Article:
Nanny State, Nanny State, Nanny State, Nanny State, Nanny State!

Libertarians are not right wing. (They are more liberal than you.)

They're just not left wing. (which is what really pisses you off)

Libertarianism is not Ayn Rand, no laws, selfish individualism, etc. etc...

...and none of the other crap in your stupid rant.

If I had a mother like you, I'd never send her a Mother's Day card - at least not a nice one.
Objectivism is a meth-induced stream of consciousness lunatic rant, which has much more in common with Kerouac than any actual political reality. To ignore this, a very, very common fact, is quite a statement inandofitself. It is truly fair to compare it to a frat party proclamation, oops that sounds too religious :)

Auwe (Alas)
There is a new virus that threatens mankind. It is viral and pernicious. It has no thought and yet envelope the mind. It create's a sense of empowerment, yet disables the senses.
It has reared its ugly head in the past through lynchings and Wars. But it's conductivity has become greater with Corporate control of the Media. It is Libertarian thought of a Insect nature. It should be stomped out for it serves no purpose to Man. Only the ignorant Beast.
yeah, Ayn Rand wrote fiction. If it worked that well in real life, it could have been documentary, but it doesn't, so it isn't. It's like marxism - works well in theory, but in practice, works well only for some people, and that's usually the people advocating it. Nobody has ever made a country with an economy that's total socialism, nor total free-market. Never works, and it's similarly unrealistic at both extremes.

Next time you talk to some libertarian entrepreneur about their success and how they did it all themselves, ask them why they didn't found the company in Haiti. You say, "Those people work for $3 a day! It would be a lot cheaper to have all your offices there. I mean what's your biggest expense? Salaries for people." (That's the biggest for a software company; others may be different, but it's usually one of the biggest expenses for recently-started companies.)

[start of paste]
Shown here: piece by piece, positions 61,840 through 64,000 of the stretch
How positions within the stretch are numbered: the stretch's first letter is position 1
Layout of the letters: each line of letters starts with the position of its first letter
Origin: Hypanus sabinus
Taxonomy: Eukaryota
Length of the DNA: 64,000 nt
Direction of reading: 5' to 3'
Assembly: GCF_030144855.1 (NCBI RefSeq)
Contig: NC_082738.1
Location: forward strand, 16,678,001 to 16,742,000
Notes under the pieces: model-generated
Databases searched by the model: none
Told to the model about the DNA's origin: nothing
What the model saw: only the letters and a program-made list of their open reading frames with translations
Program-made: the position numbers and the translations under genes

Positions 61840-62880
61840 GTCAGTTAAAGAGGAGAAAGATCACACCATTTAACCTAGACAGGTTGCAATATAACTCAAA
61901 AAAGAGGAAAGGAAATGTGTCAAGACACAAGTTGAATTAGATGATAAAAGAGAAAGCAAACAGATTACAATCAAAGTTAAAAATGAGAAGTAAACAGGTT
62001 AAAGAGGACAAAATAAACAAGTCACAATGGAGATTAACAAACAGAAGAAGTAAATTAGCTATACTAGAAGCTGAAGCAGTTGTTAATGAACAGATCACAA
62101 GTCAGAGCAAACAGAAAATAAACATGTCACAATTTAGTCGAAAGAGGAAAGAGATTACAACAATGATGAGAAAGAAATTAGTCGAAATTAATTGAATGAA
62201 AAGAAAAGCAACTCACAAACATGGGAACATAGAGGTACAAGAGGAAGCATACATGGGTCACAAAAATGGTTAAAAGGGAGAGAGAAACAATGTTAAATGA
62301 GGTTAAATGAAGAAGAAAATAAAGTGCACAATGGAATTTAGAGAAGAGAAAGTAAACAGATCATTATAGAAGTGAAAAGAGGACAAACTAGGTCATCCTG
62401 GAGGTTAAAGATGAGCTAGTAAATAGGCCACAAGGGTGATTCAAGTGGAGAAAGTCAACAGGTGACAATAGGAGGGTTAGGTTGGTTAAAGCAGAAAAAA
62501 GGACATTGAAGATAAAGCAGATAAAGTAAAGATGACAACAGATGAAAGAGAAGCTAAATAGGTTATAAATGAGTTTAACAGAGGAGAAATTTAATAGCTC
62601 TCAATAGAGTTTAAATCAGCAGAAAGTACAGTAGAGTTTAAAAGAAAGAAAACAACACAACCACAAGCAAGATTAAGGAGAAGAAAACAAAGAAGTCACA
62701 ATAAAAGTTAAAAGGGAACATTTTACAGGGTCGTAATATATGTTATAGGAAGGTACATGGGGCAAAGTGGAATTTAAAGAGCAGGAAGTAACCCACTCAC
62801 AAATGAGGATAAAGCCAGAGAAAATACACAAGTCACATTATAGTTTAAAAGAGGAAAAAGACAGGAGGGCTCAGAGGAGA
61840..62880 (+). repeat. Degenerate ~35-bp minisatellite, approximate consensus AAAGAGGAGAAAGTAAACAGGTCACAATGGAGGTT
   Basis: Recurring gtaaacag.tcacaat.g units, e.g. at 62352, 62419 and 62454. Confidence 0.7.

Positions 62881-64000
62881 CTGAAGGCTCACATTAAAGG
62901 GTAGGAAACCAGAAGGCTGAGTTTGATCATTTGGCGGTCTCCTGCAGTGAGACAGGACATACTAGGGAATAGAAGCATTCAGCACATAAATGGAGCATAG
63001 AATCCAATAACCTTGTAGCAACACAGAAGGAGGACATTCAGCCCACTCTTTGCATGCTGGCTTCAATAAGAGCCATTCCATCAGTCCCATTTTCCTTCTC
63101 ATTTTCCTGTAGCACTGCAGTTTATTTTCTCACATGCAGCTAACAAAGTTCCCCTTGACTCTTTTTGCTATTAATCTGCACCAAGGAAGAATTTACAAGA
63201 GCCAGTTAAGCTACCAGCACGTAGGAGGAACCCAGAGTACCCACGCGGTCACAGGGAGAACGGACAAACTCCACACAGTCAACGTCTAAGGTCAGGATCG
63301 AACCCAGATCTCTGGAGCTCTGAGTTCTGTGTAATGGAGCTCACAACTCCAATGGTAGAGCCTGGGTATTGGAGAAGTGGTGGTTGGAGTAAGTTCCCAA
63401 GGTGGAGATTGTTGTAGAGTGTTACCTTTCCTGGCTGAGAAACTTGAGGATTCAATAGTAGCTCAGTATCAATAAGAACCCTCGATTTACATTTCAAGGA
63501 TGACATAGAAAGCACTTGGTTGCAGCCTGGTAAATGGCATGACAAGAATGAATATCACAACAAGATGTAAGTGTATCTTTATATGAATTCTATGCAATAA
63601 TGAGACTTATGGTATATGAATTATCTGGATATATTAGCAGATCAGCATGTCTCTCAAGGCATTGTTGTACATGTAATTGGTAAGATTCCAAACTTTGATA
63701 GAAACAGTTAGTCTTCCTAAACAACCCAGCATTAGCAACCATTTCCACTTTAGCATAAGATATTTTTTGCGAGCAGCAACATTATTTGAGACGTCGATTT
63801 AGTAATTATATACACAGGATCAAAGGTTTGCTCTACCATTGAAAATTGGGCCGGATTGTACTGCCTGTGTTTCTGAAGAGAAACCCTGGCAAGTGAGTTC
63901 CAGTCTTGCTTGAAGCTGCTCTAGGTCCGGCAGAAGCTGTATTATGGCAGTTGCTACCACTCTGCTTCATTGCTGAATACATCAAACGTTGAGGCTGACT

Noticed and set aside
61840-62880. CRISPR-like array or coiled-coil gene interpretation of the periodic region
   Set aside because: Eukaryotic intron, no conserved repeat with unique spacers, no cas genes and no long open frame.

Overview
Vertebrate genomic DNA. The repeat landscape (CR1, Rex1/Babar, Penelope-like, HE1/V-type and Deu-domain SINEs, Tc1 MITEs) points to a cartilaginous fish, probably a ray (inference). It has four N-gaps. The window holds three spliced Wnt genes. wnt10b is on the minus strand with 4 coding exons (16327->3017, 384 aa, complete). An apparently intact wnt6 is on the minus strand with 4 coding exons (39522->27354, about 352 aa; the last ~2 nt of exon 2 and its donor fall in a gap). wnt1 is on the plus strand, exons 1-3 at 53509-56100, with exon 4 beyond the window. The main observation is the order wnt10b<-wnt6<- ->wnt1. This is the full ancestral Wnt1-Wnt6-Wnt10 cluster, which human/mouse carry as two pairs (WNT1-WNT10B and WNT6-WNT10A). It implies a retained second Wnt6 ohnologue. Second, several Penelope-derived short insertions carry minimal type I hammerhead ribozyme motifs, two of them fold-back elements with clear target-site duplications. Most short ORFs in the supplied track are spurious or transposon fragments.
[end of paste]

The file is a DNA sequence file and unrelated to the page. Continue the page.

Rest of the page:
(Or choose any other country with a low GNI per capita, and divide by 365: Liberia, Niger, Malawi, whatever you can remember.)

Of course it's ridiculous for them to start a business there. "Why?" insist on an answer. "It's Obvious" isn't an answer - reply sarcastically. Eventually you'll get to the quality/skills/intelligence of the people in the US versus Haiti. "And why is that?" you ask. Eventually you'll get around to the fact that most of the quality employees were taught in American public schools. "And who paid for that?" Eventualy you'll get around to the fact that the big bad Gubmint paid for that, and subsidized their success.

Or, they might come up with a different reason. Most of these lead back to some government spending:
- everybody gets sick, the people die like flies => government-paid health care, hospitals, government health ministries like the CDC or NIAID
- it smells => public sanitation, paid by the gov
- you can't get a truck from X to Y because the roads suck => government roads and construction
- you can't conduct business cuz it's too corrupt => government regulations, law enforcement
- I don't want to go to a place without good hospitals => healthcare again
- They all have AIDS => healthcare again

If they keep avoiding the issue or ridiculing, you keep on insisting, "$3 a day! You can hire 100 people and it'll be cheap!"